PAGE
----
“It was time to do something new,” Adam Moss, the magazine’s editor, said at the time.

He later wrote “Uncensored Simon” commentaries online and columns for The Weekly Standard and Bloomberg News.

Mr. Simon married Patricia Hoag, his second wife, in 1992 and lived with her in Manhattan. She is his only immediate survivor.

His other books included “Ingmar Bergman Directs” (1974), “Uneasy Stages: A Chronicle of the New York Theater, 1963-1973” (1975), “Singularities: Essays on the Theater, 1964-1974” (1976) and three collections of his reviews on films, plays and music, all published in 2005.

When “Star Wars: The Force Awakens,” opened in 2015, New York magazine republished Mr. Simon’s review of the original “Star Wars” film, released in 1977.

“I sincerely hope that science and scientists differ from science fiction and its practitioners,” he wrote. “Heaven help us if they don’t. We may be headed for a very boring world indeed. Strip Star Wars of its often striking images and its highfalutin scientific jargon, and you get a story, characters and dialogue of overwhelming banality.”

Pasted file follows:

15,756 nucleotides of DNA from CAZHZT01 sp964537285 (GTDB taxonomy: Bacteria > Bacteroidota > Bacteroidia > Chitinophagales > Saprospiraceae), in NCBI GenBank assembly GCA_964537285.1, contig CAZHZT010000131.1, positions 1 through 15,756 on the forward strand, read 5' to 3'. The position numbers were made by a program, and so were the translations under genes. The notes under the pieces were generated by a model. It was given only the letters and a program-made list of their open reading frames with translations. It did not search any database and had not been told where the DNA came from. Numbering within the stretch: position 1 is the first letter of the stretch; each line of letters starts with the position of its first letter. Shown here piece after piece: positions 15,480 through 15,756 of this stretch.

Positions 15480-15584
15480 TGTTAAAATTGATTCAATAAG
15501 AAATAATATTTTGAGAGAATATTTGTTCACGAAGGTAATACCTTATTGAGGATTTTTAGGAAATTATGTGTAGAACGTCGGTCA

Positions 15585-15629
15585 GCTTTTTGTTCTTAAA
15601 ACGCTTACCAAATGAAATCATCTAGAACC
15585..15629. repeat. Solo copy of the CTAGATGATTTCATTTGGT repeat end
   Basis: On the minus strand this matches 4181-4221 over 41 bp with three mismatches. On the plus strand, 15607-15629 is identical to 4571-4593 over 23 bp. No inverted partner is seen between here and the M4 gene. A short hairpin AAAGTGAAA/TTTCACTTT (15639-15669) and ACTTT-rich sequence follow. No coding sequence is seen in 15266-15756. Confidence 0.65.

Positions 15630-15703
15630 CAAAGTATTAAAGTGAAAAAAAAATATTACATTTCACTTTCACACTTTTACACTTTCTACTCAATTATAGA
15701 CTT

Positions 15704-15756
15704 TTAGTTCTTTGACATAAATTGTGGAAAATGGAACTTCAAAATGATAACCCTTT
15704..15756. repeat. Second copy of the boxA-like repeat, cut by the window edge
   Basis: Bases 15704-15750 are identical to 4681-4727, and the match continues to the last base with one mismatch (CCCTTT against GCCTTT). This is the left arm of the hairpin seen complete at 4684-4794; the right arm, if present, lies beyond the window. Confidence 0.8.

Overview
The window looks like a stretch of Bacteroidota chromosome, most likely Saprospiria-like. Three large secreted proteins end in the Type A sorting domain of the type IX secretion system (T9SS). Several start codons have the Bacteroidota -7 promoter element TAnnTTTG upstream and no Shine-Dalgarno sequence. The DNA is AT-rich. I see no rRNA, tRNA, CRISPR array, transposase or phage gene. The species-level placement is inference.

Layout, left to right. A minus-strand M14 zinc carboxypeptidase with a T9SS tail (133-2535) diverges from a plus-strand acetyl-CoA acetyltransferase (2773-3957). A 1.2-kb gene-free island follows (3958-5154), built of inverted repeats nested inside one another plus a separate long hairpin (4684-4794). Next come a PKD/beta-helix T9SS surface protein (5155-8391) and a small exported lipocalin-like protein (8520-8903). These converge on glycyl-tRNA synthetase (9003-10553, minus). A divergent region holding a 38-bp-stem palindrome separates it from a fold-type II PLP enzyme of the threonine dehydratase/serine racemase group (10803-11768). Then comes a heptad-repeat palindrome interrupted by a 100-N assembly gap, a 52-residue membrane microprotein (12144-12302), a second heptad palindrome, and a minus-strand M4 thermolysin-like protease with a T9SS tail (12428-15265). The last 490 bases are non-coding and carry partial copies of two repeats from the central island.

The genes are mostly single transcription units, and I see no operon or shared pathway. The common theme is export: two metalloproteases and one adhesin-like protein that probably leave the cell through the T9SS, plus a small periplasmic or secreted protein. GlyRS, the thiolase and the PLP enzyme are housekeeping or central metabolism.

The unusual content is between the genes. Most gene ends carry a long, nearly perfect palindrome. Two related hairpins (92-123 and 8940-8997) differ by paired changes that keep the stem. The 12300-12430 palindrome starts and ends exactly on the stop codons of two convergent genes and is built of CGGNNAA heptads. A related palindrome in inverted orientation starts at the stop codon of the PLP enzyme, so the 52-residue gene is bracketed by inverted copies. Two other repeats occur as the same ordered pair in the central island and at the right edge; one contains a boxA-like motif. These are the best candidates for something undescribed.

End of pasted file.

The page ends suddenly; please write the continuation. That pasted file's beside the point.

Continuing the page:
Editor's note: Repulsed, Reviled, Revered

 I relished reading Simon's reviews, which I found quire edifying, dictionary in hand, though I was appalled at the inherent cruelty in many of them. Perhaps intellect misapplied. 

I had on rare occasions encountered John "off duty" at cocktail parties, or in the elevator of his Lincoln Center hi-rise, and he was quite cordial and generously interested in his fellow critics opinions. Towards the end, after he was no longer writing for major publications but online for his own and other sites, I always said "hello"  when I saw him in a theater, and he was genuinely humble and pleased to be recognized, which I found quite sad and touching considering his former infamy. 

I do miss him; he is unforgettable.